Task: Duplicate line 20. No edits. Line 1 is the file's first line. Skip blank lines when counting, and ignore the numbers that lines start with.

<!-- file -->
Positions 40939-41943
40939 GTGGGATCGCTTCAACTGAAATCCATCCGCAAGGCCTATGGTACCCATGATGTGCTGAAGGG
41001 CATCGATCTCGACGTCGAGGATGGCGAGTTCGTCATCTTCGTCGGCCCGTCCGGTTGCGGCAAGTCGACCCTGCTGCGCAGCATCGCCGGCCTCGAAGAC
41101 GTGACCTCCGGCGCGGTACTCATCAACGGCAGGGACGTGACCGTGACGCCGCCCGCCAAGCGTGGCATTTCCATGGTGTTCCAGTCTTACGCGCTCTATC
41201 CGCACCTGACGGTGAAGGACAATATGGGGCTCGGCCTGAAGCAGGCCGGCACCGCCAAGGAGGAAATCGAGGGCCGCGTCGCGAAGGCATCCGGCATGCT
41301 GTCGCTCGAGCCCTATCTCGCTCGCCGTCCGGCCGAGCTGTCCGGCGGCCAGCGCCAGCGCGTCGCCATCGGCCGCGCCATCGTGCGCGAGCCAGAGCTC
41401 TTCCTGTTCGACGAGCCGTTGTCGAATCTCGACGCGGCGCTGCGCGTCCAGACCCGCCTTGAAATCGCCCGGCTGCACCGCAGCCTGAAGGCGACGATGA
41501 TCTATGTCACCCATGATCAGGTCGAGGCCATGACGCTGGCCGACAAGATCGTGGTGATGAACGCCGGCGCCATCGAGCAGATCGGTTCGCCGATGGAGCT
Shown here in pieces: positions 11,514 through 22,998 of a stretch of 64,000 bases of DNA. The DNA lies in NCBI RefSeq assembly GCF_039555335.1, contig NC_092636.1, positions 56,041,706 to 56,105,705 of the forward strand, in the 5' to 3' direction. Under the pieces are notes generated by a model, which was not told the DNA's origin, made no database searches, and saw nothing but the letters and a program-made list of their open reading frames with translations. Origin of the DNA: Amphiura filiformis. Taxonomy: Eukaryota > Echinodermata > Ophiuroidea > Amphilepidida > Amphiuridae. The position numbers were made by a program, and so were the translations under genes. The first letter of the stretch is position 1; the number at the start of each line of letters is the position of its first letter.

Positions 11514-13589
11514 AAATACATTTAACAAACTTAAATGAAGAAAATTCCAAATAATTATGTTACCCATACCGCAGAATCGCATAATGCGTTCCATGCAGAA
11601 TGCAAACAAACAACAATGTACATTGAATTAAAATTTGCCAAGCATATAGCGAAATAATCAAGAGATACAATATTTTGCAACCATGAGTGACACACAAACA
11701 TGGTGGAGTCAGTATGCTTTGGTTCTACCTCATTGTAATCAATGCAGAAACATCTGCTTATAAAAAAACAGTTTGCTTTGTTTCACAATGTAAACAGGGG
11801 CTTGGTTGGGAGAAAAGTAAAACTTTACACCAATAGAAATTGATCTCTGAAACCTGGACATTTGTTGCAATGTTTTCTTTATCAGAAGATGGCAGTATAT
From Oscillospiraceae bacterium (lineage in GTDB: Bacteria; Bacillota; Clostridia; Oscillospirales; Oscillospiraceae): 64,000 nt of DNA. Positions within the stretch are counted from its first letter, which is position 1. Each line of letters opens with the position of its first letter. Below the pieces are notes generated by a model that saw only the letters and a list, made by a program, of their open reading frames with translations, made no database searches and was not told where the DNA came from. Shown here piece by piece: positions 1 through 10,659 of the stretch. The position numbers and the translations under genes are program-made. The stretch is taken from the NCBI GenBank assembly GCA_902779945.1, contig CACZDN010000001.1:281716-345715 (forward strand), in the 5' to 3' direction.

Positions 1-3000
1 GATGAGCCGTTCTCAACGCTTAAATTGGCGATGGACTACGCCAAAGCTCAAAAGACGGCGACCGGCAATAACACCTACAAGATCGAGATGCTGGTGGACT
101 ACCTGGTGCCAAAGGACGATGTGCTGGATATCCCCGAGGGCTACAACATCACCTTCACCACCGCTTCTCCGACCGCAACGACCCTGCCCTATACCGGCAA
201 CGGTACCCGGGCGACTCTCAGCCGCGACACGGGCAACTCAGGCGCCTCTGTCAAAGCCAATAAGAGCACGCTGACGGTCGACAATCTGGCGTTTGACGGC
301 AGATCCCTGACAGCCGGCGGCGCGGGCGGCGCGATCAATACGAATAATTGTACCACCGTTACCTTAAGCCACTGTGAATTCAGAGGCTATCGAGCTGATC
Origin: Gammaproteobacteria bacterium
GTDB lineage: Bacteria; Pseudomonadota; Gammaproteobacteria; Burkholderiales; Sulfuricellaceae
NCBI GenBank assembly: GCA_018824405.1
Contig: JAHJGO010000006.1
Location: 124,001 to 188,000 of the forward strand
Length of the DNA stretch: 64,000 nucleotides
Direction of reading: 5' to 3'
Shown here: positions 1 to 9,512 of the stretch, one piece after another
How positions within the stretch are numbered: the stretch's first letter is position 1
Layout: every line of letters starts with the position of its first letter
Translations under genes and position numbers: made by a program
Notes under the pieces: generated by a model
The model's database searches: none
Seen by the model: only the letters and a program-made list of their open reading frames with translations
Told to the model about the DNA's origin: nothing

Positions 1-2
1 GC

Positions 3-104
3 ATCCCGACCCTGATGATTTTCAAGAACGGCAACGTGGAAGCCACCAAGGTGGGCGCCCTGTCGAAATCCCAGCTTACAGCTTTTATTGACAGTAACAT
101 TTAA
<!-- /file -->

301 AGATCCCTGACAGCCGGCGGCGCGGGCGGCGCGATCAATACGAATAATTGTACCACCGTTACCTTAAGCCACTGTGAATTCAGAGGCTATCGAGCTGATC